45 Cities Sign Urban Food Policy Pact on World Food Day in Milan

Science Photo Library - NASA/NOAA/Getty Images

The Milan Expo began in May 2015 and focused on the theme of “Feeding the Planet, Energy for Life.” Cities will be vital in accomplishing the goal of feeding the world; around 15 percent of the world’s food is now grown in urban areas, and the global proportion of people living in cities will likely reach 65 percent by 2025. The Urban Food Policy Pact (UFPP) will unite city leaders worldwide to create more just and sustainable urban food systems. The pact will address the potential of cities to contribute to food security through urban agriculture, and its proponents expect it to be one of the most significant legacies of the Milan Expo 2015.

Milan is taking the lead on drafting the international protocol by engaging mayors and urban food policymakers worldwide. Giuliano Pisapia, the Mayor of Milan, launched the idea of the UFPP at the 2014 summit of C40 cities in Johannesburg. Milan has already drafted an urban food policy through a participatory process, which will be implemented over the next five years. The drafting process began by assessing strengths and weaknesses of the existing urban food system.

Coordinating urban food policies across the globe aims to address two of the world’s most severe emergencies: Food insecurity and unsustainable development.

Food Smart Cities for Development (FSCD), an international project working to create a network of smart cities to implement sustainable food policies locally and globally, is spearheading the UFPP. Throughout 2015, the European Year for Development, the organization hosted events in accordance with the Milan Expo and hoping to garner more participation from cities and NGOs around the world.

According to Barbara Turk, director of the Mayor’s Office of Food Policy of the City of New York, equity and justice will be at the forefront of the UFPP. “We want to do a broader engagement as we go forward,” says Turk, emphasizing the need for participatory decision-making in urban food systems. Turk’s office is involved in the planning process for the UFPP and is coordinating with FSCD to streamline decision-making.

Advisory organizations have also contributed valuable support in aligning the Urban Food Policy Pact with relevant international initiatives. Collaboration with the Ministry of Foreign Affairs of Italy, the European Union, and the United Nations, has also taken place. Other groups, including Slow Food, the European Commission, the World Health Organization’s Healthy Cities program, and the U.N. Food and Agriculture Organization’s Food for Cities program, have provided consultation.

“The forthcoming Sustainable Development Goals (SDGs) recognize the importance of building sustainable cities and implementing new policies. The City of Milan hopes to lead other urban areas around the world on this journey, starting with food policy,” says Maurizio Baruffi, chief of staff to the mayor of Milan. “By signing the UFPP, cities commit to using the Framework for Action attached to the Pact, as a starting point to address the development of their own urban food systems. They also share developments with participating international agencies when appropriate. The actions are voluntary, but nonetheless, after the signing of the UFPP, cities will continue working together. Among the first duties of the network of cities will be the identification of mechanisms and indicators to make themselves mutually accountable for progress on the UFPP.”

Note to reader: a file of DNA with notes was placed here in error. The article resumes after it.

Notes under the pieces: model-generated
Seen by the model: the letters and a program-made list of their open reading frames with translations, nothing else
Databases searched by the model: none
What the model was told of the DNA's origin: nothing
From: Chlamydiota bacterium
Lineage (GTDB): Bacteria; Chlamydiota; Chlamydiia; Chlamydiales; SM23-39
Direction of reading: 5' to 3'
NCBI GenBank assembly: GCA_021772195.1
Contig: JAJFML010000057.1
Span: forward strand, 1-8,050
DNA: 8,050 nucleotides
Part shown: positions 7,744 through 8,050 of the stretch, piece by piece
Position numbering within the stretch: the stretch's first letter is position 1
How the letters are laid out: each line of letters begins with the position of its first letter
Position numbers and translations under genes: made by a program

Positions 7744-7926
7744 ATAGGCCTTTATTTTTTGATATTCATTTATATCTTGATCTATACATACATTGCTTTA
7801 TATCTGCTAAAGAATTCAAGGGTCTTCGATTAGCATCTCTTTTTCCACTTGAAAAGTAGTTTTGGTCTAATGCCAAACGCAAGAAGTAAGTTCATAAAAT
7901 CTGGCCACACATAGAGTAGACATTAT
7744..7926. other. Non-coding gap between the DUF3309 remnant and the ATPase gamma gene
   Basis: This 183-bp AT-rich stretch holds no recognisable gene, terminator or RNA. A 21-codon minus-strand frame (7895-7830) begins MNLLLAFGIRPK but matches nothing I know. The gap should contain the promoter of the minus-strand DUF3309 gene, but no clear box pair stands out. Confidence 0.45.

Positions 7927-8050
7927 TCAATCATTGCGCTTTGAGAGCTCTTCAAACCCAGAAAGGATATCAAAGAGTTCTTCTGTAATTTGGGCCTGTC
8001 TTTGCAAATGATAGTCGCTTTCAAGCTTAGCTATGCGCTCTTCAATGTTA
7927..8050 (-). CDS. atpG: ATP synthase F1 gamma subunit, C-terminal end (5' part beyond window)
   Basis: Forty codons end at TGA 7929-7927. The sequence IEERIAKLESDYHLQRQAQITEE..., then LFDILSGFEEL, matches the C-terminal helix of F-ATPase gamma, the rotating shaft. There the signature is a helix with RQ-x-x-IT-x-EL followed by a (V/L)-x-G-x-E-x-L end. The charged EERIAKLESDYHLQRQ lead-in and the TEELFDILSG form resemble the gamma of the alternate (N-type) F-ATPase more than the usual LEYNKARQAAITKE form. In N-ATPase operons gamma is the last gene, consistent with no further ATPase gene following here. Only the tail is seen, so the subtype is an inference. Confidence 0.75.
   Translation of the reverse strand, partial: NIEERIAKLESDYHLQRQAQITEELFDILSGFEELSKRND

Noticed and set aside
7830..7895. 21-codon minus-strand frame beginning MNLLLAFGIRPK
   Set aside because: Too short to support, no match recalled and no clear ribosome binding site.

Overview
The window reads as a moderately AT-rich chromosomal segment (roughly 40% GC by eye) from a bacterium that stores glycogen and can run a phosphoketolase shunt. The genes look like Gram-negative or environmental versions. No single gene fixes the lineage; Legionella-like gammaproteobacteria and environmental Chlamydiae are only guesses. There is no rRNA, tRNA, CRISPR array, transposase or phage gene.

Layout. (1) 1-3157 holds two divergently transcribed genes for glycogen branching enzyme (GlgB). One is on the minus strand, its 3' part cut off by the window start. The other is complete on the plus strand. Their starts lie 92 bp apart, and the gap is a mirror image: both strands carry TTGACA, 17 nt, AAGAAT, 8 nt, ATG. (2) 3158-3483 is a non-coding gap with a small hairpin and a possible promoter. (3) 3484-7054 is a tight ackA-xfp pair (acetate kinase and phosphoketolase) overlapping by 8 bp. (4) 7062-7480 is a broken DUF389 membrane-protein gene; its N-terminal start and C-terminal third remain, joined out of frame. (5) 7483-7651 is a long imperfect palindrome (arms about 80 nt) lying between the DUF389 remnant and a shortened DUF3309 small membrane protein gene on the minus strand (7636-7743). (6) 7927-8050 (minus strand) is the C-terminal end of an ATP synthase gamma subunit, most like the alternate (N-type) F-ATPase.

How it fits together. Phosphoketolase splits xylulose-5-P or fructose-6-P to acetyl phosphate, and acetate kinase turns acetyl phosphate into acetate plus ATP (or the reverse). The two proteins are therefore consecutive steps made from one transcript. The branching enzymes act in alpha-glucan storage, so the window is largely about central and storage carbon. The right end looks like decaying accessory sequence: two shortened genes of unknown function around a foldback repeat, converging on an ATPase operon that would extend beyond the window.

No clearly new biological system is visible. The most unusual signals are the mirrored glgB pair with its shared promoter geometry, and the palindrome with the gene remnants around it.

In September of 2014, the content of the UFPP was discussed through webinars. Leaders then met in London in February of 2015 to debate the standards and indicators that should be included in the protocol. The final pact was signed on World Food Day by the mayors of 45 cities, at an official ceremony concluding the EXPO Milano 2015.

Urban agriculture is a central goal of the UFPP. “In many urban areas of developing countries the possibility to grow food within the city is a way to improve food security and income of the population, especially women,” says Baruffi. “The metropolitan area of Milan includes a large agricultural area cultivated mostly with cereals for livestock feed. A few years ago, encouraged by purchasing groups and vegetable sharing schemes, some farmers began growing produce once again. Cities can boost local food networks by re-localizing public food procurement."

"Growing more food locally in cities is a way to preserve land and biodiversity, improving the quality of the urban environment. Urban gardens everywhere are a great opportunity to reconnect people with land and to educate citizens on the true value of food. Food waste can be prevented through education as well.”
—Maurizio Baruffi, chief of staff to the mayor of Milan

The timely signing of the new agreement is crucial to advance urban food policies that can cultivate better urban food systems. According to Baruffi, “it is not always easy to identify a common framework for action at a local level. Nevertheless, the experience of the UFPP shows that the will to improve the sustainability of local food systems is a powerful tool to overcome these difficulties.”

Was this page helpful?